According to Hanso, Estonia proceeds from whether all new initiatives in the field of defence, which are made within the framework of the European Union, must provide clear added value to the cooperation taking place within NATO. “The European Union should not duplicate what is already being done by NATO.”
The ministers of defence are meeting today in Bratislava, capital of Slovakia, which also currently holds the presidency of the EU, where they will be discussing the implementation of the foreign and security strategy of the European Union, European Union and NATO cooperation, and EU military operations in the Mediterranean and the Sahel region of Africa.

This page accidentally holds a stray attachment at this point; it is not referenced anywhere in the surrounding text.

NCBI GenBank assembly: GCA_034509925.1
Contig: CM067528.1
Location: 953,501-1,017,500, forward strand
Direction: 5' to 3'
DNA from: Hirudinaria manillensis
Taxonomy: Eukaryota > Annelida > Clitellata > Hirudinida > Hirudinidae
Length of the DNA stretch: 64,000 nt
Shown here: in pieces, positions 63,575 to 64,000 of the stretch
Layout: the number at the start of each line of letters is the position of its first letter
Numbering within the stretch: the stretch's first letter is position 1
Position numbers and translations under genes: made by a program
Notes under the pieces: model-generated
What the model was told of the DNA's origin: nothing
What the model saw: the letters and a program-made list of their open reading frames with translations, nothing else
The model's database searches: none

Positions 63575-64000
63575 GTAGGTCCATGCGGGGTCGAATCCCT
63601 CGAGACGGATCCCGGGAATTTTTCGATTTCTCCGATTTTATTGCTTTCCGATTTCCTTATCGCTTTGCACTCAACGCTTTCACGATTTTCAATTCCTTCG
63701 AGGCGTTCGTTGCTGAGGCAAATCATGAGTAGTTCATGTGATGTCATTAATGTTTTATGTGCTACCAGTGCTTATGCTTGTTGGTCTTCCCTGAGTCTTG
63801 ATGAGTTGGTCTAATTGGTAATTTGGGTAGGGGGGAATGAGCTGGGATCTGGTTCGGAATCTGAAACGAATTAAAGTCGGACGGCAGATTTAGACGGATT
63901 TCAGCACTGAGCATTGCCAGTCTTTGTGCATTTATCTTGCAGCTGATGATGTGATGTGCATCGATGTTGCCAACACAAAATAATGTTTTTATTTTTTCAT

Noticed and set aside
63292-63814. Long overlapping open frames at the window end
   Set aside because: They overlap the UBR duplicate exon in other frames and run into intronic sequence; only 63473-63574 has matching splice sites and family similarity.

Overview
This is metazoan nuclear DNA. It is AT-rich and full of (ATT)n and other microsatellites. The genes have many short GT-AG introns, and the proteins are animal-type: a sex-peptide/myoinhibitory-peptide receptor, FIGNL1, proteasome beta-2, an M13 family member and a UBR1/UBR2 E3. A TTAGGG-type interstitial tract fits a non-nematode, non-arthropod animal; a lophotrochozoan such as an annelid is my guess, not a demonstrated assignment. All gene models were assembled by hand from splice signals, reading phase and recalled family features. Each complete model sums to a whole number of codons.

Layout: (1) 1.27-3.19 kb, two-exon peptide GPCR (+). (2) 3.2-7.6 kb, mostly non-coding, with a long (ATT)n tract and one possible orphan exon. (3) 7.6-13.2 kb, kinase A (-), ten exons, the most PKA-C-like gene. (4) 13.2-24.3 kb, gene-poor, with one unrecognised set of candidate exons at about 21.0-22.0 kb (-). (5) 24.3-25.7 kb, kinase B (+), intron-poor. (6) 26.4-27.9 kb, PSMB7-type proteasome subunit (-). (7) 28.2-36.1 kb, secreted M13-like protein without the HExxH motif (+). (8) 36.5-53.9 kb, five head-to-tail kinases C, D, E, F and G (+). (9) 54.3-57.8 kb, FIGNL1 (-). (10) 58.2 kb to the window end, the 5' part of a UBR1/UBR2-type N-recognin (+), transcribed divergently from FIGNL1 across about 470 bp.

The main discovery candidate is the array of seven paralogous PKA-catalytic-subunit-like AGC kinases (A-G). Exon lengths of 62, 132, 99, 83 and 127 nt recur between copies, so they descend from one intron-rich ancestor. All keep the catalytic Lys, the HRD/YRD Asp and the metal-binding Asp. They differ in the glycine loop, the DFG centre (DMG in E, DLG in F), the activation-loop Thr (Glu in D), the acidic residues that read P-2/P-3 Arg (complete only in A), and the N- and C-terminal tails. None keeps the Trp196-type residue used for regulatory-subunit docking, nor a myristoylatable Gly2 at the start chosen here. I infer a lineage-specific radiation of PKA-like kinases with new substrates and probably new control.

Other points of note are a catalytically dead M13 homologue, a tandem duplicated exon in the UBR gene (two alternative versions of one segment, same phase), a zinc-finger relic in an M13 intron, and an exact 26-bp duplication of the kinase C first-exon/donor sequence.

Minister of Defence Hannes Hanso met today, in Oslo, with Norwegian Minister of Defence Ine Eriksen Søreide, where the two discussed the security situation in Northern-Europe, further security related cooperation between Estonia and Norway, and the long-term plans of both countries for developing national defence.
“A common border with an aggressive and unpredictable Russia forces us to make a serious effort in the name of security,” said Minister of Defence Hanso after the meeting. “Estonia and Norway are both concerned by the intensifying security situation and the increased Russian military presence in Northern-Europe and the Arctic. Norway has proven to be one of the most consistent contributors to NATO’s collective defence and deterrence measures in our region.”
In 2017, Norway will contribute an infantry company to the increased Allied presence in Lithuania, thereby increasing the security of our entire region.
Minister of Defence Hanso also met in Oslo with Øyvind Hallerakeri, First Deputy Chair of the Standing Committee on Foreign Affairs and Defence of the Parliament of Norway, as well as committee members.